Monthly Archives: February 2009

A Cautionary Tale About Models Of Complex Systems

I have often written warming about the difficulty of modeling complex systems.  My mechanical engineering degree was focused on the behavior and modeling of dynamic systems.  Since then, I have spent years doing financial, business, and economic modeling.  And all that experienced has taught me humility, as well as given me a good knowledge of where modelers tend to cheat.

Al Gore has argued that we should trust long-term models, because Wall Street has used such models successfully for years  (I am not sure he has been using this argument lately, lol).  I was immediately skeptical of this statement.  First, Wall Street almost never makes 100-year bets based on models (they may be investing in 30-year securities, but the bets they are making are much shorter term).  Second, my understanding of Wall Street history is that lower Manhattan is littered with the carcasses of traders who bankrupted themselves following the hot model of the moment.  It is ever so easy to create a correlation model that seems to back-cast well.  But no one has ever created one that holds up well going forward.

A reader sent me this article about the Gaussian copula, apparently the algorithm that underlay the correlation models Wall Streeters used to assess mortgage security and derivative risk.

Wall Streeters have the exact same problem that climate modelers have.  There is a single output variable they both care about (security price for traders, global temperature for modelers).  This variable’s value changes in a staggeringly complex system full of millions of variables with various levels of cross-correlation.  The modelers challenge is to look at the historical data, and to try to tease out correlation factors between their output variable and all the other input variables in an environment where they are all changing.

The problem is compounded because some of the input variables move on really long cycles, and some move on short cycles.  Some of these move in such long cycles that we may not even recognize the cycle at all.  In the end, this tripped up the financial modelers — all of their models derived correlation factors from a long and relatively unbroken period of home price appreciation.  Thus, when this cycle started to change, all the models fell apart.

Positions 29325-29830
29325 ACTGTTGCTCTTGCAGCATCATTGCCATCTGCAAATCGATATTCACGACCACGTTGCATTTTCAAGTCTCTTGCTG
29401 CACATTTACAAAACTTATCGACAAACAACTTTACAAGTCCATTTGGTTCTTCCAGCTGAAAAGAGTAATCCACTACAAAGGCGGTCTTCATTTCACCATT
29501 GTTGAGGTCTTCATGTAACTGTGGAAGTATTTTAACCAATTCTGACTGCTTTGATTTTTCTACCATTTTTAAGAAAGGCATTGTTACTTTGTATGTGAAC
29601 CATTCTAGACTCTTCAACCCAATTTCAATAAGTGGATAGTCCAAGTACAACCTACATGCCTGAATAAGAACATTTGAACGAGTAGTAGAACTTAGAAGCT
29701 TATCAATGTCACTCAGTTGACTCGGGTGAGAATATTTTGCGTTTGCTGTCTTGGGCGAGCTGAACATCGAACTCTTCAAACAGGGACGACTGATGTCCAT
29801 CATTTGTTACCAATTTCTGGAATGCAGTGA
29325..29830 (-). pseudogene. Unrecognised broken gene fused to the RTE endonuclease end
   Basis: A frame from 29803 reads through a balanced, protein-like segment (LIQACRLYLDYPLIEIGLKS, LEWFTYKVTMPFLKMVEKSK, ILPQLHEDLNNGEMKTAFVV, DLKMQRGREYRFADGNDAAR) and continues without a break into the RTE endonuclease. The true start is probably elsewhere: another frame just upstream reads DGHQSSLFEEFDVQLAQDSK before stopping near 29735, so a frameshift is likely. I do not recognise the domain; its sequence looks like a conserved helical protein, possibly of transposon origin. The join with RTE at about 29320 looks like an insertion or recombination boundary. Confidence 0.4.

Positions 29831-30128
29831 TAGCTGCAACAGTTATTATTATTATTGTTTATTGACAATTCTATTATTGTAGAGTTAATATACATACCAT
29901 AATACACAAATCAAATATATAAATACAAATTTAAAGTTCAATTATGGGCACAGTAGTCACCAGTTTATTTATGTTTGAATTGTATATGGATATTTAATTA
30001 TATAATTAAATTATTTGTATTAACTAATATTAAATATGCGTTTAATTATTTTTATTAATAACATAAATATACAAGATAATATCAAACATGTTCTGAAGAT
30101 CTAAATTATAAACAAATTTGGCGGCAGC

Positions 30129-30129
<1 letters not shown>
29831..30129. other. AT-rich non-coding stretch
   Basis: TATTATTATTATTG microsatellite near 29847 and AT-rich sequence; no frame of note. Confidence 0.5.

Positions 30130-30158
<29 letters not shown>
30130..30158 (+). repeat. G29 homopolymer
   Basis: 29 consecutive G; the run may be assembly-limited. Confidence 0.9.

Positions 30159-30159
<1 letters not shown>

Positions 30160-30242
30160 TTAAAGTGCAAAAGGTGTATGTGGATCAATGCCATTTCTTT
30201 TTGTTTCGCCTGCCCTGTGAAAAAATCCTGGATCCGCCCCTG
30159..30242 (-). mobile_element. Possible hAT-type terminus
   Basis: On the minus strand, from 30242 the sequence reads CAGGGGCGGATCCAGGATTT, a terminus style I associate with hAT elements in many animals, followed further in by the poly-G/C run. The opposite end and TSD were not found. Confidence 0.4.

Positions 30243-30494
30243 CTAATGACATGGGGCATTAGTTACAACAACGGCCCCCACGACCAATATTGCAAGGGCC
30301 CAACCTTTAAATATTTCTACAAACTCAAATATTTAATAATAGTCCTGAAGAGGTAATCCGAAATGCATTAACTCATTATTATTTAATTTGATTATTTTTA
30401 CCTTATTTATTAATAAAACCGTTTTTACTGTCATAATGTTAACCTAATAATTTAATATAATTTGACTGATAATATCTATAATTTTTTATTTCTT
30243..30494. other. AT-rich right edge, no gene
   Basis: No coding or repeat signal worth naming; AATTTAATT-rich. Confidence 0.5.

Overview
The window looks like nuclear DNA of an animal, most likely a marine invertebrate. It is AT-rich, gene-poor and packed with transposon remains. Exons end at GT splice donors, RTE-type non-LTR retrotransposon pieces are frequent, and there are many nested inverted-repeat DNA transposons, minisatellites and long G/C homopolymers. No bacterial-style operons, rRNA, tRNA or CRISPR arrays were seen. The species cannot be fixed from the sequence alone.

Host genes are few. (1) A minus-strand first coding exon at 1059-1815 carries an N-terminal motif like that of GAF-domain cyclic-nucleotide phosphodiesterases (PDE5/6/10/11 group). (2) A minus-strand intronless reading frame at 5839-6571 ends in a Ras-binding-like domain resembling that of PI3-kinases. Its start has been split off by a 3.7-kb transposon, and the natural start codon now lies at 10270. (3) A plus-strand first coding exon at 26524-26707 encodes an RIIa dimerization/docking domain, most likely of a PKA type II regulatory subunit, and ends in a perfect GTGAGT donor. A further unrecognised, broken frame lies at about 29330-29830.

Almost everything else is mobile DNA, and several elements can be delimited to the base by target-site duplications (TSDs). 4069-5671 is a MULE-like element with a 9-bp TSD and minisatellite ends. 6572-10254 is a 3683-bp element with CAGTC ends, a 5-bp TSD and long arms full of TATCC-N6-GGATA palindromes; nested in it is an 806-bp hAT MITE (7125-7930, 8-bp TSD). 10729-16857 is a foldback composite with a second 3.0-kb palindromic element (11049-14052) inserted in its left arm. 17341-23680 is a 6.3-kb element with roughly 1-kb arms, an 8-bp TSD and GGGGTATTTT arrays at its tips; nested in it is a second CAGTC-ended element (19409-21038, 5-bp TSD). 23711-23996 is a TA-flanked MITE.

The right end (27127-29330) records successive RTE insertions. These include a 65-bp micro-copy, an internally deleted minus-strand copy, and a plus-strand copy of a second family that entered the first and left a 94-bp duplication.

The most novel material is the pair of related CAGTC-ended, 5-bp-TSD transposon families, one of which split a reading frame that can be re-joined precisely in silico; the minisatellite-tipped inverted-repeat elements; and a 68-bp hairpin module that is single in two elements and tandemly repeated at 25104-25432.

Li’s copula function was used to price hundreds of billions of dollars’ worth of CDOs filled with mortgages. And because the copula function used CDS prices to calculate correlation, it was forced to confine itself to looking at the period of time when those credit default swaps had been in existence: less than a decade, a period when house prices soared. Naturally, default correlations were very low in those years. But when the mortgage boom ended abruptly and home values started falling across the country, correlations soared.

I never criticize people for trying to do an analysis with the data they have.  If they have only 10 years of data, that’s as far as they can run the analysis.  However, it is then important that they recognize that their analysis is based on data that may be way too short to measure longer term trends.

As is typical when models go wrong, early problems in the model did not cause users to revisit their assumptions:

His method was adopted by everybody from bond investors and Wall Street banks to ratings agencies and regulators. And it became so deeply entrenched—and was making people so much money—that warnings about its limitations were largely ignored.

Then the model fell apart. Cracks started appearing early on, when financial markets began behaving in ways that users of Li’s formula hadn’t expected. The cracks became full-fledged canyons in 2008—when ruptures in the financial system’s foundation swallowed up trillions of dollars and put the survival of the global banking system in serious peril.

A couple of lessons I draw out for climate models:

  1. Limited data availability can limit measurement of long-term cycles.  This is particularly true in climate, where cycles can last hundreds and even thousands of years, but good reliable data on world temperatures is only available for our 30 years and any data at all for about 150 years.  Interestingly, there is good evidence that many of the symptoms we attribute to man-made global warming are actually part of climate cycles that go back long before man burned fossil fuels in earnest.  For example, sea levels have been rising since the last ice age, and glaciers have been retreating since the late 18th century.
  2. The fact that models hindcast well has absolutely no predictive power as to whether they will forecast well
  3. Trying to paper over deviations between model forecasts and actuals, as climate scientists have been doing for the last 10 years, without revisiting the basic assumptions of the model can be fatal.

A Final Irony

Do you like irony?  In the last couple of months, I have been discovering I like it less than I thought.  But here is a bit of irony for you anyway.  The first paragraph of Obama’s new budget read like this:

This crisis is neither the result of a normal turn of the business cycle nor an accident of history, we arrived at this point as a result of an era of profound irresponsibility that engulfed both private and public institutions from some of our largest companies’ executive suites to the seats of power in Washington, D.C.